Abbott Press is an imprint owned and run by Author Solutions Incorporated. Abbott Press was originally launched in January 2011 in a partnership between Writers’ Digest and Author Solutions. I made a brief mention of the newly formed partnership and press release here. Back then, the launch was greeted with a mixed reception much in the way WestBow Press and DellArte Press were greeted in 2009 when these ventures were launched. Some particularly sharp but controlled exchanges took place on Lynn Price’s Behler Press blog, and it led to a response from F+W Media’s Phil Sexton, who is also publisher at Writer’s Digest. You can read Lynn’s piece here and the comments as well.
Phil Sexton spoke about a need for tweaks and improvements in the opening few weeks of Abbott Press and I expect many of those tweaks have now been made to the services offered.
“The site and the packages will be tweaked over the next few weeks. Our desire is to come up with something that helps writers improve their craft, not just get self published. So we’ll be adding a lot more supplemental stuff to the more basic packages like those used by Thomas Nelson (West Bow Press), etc. We’re looking at things like educational webinars, books, magazine subscriptions, etc. Even stuff that provides tips on getting published through traditional means. Whatever we can add that will help make each package worth the investment.”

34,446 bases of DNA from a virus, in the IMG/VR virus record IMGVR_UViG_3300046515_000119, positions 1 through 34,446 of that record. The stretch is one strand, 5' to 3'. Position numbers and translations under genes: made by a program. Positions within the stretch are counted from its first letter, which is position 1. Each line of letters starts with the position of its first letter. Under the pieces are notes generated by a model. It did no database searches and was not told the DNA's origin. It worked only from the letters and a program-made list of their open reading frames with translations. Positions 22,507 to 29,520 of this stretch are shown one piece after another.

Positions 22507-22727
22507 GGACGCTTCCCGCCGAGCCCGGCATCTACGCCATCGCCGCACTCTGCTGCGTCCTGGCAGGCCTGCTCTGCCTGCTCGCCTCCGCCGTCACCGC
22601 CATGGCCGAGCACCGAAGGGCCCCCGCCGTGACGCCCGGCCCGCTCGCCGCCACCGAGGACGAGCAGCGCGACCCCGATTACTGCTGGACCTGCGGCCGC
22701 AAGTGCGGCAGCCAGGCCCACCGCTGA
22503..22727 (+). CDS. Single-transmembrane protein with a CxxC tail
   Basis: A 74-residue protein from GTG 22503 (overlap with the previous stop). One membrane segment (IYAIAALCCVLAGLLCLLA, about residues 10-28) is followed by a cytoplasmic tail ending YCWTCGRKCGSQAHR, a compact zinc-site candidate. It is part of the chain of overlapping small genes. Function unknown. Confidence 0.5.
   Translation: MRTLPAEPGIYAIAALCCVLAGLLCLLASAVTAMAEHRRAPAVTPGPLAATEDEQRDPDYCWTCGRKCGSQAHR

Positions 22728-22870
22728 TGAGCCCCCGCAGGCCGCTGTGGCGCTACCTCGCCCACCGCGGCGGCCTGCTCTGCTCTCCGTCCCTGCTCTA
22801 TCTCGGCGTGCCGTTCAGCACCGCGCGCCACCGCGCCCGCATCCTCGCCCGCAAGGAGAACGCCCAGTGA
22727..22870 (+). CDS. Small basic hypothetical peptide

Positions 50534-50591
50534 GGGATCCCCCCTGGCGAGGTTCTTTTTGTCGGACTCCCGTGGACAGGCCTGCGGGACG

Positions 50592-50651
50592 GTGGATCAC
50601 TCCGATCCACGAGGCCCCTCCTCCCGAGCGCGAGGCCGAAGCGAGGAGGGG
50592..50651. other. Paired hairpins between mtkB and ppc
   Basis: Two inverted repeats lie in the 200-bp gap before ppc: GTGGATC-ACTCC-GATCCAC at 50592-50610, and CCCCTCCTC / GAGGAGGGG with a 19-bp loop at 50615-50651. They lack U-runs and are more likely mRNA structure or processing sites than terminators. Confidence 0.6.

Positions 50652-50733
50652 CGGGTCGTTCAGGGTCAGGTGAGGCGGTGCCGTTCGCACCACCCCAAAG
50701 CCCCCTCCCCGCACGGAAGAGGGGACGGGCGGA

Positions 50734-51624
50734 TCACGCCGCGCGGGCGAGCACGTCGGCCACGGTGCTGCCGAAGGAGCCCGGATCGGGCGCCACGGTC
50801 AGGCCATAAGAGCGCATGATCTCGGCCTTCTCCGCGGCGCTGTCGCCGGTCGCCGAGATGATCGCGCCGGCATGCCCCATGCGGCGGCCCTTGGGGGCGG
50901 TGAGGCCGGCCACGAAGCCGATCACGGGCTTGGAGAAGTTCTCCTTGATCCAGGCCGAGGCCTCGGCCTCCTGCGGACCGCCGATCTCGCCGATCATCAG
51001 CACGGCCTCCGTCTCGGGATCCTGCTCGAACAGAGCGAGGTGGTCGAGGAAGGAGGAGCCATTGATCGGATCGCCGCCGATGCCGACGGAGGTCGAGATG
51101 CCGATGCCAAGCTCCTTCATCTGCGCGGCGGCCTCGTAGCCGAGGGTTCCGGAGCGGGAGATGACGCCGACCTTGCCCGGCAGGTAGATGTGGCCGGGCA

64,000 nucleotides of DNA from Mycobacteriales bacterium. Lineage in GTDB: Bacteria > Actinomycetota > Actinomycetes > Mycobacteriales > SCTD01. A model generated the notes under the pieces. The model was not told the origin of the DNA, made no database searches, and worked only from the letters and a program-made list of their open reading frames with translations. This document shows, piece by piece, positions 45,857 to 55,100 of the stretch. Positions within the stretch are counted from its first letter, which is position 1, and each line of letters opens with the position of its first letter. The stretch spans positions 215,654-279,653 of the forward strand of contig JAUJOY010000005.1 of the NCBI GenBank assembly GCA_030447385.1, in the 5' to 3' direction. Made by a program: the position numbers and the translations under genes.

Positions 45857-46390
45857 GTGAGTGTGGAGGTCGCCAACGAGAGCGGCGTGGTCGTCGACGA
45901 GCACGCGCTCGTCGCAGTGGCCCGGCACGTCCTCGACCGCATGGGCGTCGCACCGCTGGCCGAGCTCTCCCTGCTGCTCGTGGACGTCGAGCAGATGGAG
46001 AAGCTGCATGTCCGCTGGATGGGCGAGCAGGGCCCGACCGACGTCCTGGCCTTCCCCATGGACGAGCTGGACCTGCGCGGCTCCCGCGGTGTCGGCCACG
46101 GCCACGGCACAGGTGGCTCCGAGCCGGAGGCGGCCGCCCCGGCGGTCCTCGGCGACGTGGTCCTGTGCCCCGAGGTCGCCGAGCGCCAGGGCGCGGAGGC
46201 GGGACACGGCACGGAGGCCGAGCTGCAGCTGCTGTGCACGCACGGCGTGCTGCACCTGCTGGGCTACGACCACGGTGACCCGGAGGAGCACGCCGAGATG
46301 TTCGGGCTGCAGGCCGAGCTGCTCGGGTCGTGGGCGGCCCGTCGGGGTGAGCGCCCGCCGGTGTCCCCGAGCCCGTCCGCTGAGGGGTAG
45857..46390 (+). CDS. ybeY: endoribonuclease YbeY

Sexton was certainly well-briefed and aware with the launch of Abbott Press that the reputation of Writer’s Digest was also on the line, commenting:
“It’s a scary line to be walking, particularly if we don’t handle it properly.”
A scary line indeed, but the truth is Writer’s Digest Magazine itself, like many such writers’ magazines, has been carrying adverts inside their pages for vanity presses and so-called ‘self-publishing services’ for a long time. Where Writer’s Digest differs from other magazines is the fact that they also now own a self-publishing imprint in the guise of Abbott Press. I won’t say ‘run’ a self-publishing imprint, because in reality Author Solutions do that for Writer’s Digest under their direction.
What has always been at the core of the great debate about commercial publishers launching self-publishing services and imprints is the motivation and perceived conflict of interest. The promise of additional dollars through new revenue streams can make the best businesses do strange and wacky things. Michael Hyatt
at Thomas Nelsen
had to do some serious defensive batting when he launched WestBow Press
and he had the additional ‘moral dilemma’ curve ball tossed at him as to why a ‘Christian’ publisher would opt to go down the self-publishing services road. The roof didn’t fall in on Thomas Nelson, Harlequin or Hay House for that matter, and nor is it about to fall in on Writer’s Digest.